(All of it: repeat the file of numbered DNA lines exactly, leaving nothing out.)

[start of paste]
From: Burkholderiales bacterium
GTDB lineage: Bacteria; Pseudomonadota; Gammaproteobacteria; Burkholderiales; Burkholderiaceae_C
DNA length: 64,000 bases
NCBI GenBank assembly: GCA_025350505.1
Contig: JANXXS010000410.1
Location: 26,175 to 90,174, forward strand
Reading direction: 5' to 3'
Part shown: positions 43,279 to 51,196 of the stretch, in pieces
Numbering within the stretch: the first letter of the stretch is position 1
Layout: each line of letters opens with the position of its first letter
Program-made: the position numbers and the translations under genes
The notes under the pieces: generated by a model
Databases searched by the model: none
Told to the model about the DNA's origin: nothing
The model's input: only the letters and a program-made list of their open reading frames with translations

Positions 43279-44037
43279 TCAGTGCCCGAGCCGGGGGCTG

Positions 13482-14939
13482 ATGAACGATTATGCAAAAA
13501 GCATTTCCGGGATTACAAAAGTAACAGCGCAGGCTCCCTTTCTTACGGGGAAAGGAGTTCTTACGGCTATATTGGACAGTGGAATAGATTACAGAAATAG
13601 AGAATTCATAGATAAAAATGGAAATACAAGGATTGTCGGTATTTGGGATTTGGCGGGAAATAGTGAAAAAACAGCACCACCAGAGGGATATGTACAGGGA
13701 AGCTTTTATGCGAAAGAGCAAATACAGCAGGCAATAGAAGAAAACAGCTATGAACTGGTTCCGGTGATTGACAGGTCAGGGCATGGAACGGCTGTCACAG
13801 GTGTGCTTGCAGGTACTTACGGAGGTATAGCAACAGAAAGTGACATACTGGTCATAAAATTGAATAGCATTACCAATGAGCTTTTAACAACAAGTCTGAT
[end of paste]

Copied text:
From: Burkholderiales bacterium
GTDB lineage: Bacteria; Pseudomonadota; Gammaproteobacteria; Burkholderiales; Burkholderiaceae_C
DNA length: 64,000 bases
NCBI GenBank assembly: GCA_025350505.1
Contig: JANXXS010000410.1
Location: 26,175 to 90,174, forward strand
Reading direction: 5' to 3'
Part shown: positions 43,279 to 51,196 of the stretch, in pieces
Numbering within the stretch: the first letter of the stretch is position 1
Layout: each line of letters opens with the position of its first letter
Program-made: the position numbers and the translations under genes
The notes under the pieces: generated by a model
Databases searched by the model: none
Told to the model about the DNA's origin: nothing
The model's input: only the letters and a program-made list of their open reading frames with translations

Positions 43279-44037
43279 TCAGTGCCCGAGCCGGGGGCTG

Positions 13482-14939
13482 ATGAACGATTATGCAAAAA
13501 GCATTTCCGGGATTACAAAAGTAACAGCGCAGGCTCCCTTTCTTACGGGGAAAGGAGTTCTTACGGCTATATTGGACAGTGGAATAGATTACAGAAATAG
13601 AGAATTCATAGATAAAAATGGAAATACAAGGATTGTCGGTATTTGGGATTTGGCGGGAAATAGTGAAAAAACAGCACCACCAGAGGGATATGTACAGGGA
13701 AGCTTTTATGCGAAAGAGCAAATACAGCAGGCAATAGAAGAAAACAGCTATGAACTGGTTCCGGTGATTGACAGGTCAGGGCATGGAACGGCTGTCACAG
13801 GTGTGCTTGCAGGTACTTACGGAGGTATAGCAACAGAAAGTGACATACTGGTCATAAAATTGAATAGCATTACCAATGAGCTTTTAACAACAAGTCTGAT